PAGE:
She hopes that this opportunity will demonstrate the how useful interior design can impact code and increase demand for sustainable materials, and ultimately bring more color to the career as a whole.
The Ogden Nature Center is holding two Earth Day events. Join with others on Wild Wednesday, April 18, to explore cool facts about planet Earth. How much do you know about our watery planet? Learn ways to do your part and help the planet and enjoy a nature walk and trash pick-up around the Nature Center. On Saturday April 21 from 11 a.m. to 4 p.m. is their annual Earth Day Fair. Visit their website for costs and details: http://www.ogdennaturecenter.
The Energy & Sustainability Office is proud to announce that the following departments have recently achieved certification (since November 2017):
Office of Vice President for Student Affairs
Division of Online and Continuing Education: Hurst Center 101
Housing & Residence Life
New Green Teams
Student Success Center
Office of Sponsored Projects
Teaching Learning Forum
Please congratulate your colleagues on their green achievements and welcome our new green teams!
Get on the Green Team
If you are interested in getting your office or department involved in the Green Certification Program, please contact Kayla Hickman at firstname.lastname@example.org or visit http://weber.edu/sustainability/GreenDept.html. The purpose of the Green Department Program is to engage WSU offices and departments in the work of making the entire university more sustainable and carbon neutral. The program is voluntary and competitive. Participating departments assemble a green team and acquire points through sustainable practices. The number of points achieved determines certification at the bronze, silver, gold, or green levels.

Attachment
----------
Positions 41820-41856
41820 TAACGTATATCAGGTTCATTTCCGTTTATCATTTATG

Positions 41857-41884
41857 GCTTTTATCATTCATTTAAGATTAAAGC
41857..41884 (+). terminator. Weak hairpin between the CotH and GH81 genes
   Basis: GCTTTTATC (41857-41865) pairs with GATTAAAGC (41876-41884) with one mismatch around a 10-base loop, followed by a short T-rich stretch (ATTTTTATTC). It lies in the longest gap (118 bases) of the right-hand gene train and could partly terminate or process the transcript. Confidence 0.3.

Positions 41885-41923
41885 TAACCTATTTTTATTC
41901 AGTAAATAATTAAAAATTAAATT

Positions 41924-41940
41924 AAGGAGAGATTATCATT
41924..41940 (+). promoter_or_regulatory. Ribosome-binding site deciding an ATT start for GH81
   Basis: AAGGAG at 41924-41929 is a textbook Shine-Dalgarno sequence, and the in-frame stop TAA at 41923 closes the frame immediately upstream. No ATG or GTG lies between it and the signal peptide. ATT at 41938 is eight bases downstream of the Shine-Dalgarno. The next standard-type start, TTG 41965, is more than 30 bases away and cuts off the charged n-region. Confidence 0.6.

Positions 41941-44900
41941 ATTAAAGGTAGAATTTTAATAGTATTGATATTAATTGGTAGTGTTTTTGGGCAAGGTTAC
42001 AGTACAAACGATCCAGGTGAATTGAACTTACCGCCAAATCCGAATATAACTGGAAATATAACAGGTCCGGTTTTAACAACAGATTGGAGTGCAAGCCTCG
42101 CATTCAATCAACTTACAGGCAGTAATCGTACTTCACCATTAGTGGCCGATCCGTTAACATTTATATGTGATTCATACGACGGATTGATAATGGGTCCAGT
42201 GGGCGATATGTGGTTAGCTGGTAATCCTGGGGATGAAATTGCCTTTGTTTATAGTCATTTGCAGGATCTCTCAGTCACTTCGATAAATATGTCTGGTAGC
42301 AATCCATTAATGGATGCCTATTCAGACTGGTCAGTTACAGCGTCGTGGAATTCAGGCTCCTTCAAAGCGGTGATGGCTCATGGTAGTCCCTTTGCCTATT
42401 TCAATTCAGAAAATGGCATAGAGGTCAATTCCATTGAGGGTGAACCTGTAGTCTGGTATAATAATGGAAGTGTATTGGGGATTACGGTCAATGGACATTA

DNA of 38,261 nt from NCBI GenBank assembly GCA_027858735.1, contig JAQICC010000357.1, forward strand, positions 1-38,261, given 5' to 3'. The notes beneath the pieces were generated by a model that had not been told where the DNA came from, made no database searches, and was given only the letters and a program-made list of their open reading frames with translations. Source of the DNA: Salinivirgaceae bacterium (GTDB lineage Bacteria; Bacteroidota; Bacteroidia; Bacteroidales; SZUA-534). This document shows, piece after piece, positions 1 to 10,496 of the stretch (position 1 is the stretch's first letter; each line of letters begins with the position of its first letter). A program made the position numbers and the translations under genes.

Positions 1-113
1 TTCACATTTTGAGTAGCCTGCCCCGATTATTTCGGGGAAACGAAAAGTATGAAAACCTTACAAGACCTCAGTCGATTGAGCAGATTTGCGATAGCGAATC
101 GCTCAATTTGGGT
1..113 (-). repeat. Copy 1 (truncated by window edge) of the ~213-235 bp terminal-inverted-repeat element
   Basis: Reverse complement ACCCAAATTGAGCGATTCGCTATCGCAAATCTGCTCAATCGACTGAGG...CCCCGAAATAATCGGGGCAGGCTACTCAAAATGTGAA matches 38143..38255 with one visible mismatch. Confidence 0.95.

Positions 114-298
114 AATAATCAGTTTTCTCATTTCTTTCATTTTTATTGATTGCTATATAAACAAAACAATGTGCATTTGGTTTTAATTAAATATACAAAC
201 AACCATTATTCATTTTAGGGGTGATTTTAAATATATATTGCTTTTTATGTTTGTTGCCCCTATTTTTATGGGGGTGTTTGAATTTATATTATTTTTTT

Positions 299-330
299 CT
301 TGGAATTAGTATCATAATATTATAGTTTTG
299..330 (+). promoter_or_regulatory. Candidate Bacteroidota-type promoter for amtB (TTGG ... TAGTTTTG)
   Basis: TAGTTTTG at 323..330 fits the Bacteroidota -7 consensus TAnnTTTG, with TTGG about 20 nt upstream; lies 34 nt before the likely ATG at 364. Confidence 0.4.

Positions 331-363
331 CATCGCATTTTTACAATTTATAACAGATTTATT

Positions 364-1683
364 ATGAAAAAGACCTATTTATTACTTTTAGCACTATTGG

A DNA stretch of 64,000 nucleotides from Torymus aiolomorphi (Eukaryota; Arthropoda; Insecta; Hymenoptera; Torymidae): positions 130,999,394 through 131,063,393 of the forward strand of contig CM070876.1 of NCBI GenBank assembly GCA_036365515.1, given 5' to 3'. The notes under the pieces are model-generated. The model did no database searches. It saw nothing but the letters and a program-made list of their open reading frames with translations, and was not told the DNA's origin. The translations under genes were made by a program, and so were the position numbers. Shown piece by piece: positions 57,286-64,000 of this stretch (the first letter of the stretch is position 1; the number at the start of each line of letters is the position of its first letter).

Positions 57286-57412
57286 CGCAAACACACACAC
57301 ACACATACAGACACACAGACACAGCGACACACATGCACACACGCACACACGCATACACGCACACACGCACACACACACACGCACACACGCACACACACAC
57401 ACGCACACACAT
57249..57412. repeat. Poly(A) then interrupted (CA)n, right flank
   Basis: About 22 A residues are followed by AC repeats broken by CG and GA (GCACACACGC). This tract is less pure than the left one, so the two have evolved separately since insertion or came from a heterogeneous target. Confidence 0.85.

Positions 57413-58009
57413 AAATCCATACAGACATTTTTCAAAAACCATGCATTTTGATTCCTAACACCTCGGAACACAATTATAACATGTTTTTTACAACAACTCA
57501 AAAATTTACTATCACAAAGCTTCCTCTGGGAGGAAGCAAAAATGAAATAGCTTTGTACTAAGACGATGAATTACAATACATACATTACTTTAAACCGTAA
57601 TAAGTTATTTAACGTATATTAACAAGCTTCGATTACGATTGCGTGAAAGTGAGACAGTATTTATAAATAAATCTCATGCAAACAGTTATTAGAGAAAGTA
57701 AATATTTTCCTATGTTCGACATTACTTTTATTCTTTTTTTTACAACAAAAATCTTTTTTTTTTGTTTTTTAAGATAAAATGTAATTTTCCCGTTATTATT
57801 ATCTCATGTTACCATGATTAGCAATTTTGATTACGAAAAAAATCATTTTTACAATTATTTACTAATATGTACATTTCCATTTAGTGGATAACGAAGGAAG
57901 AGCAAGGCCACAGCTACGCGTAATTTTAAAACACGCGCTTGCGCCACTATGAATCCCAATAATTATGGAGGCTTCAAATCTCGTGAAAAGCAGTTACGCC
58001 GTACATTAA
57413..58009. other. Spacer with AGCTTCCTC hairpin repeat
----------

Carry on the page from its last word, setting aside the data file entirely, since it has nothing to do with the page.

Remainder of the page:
By taking alternative modes of transit, Weber State University students, faculty, and staff traveled over 32,000 miles and saved over 8.9 tons of CO2 from polluting our air during the February 2018 state-wide Clear the Air Chall
Thank you to all who participated in this challenge to clean our air.
Did you know running a gas-powered lawn mower for one hour is equal to driving a car 160 miles? Weber State University’s sustainability offices, in partnership with the Weber-Morgan and Davis County Health departments, Utah Department of Environmental Quality, and the Utah Clean Air Partnership are hosting “Cut Pollution – Mow Electric” to promote cleaner air and healthier lives in Utah.
The Cut Pollution - Mow Electric program is providing 836 residents with an electric mower in exchange for their old gas-powered mower on Saturday, April 21.
Over 1,600 submissions were received to participate in the program. Residents were selected via a randomized lottery to be a part of the exchange. Winners were selected from areas that regularly experience poor air quality as determined by the Environmental Protection Agency, and included households from Provo to Logan.
Electric mowers are cheaper, quieter, and cleaner than traditional gas-powered mowers. Going electric means the air is cleaner for the person doing the work, as well as for the wider community.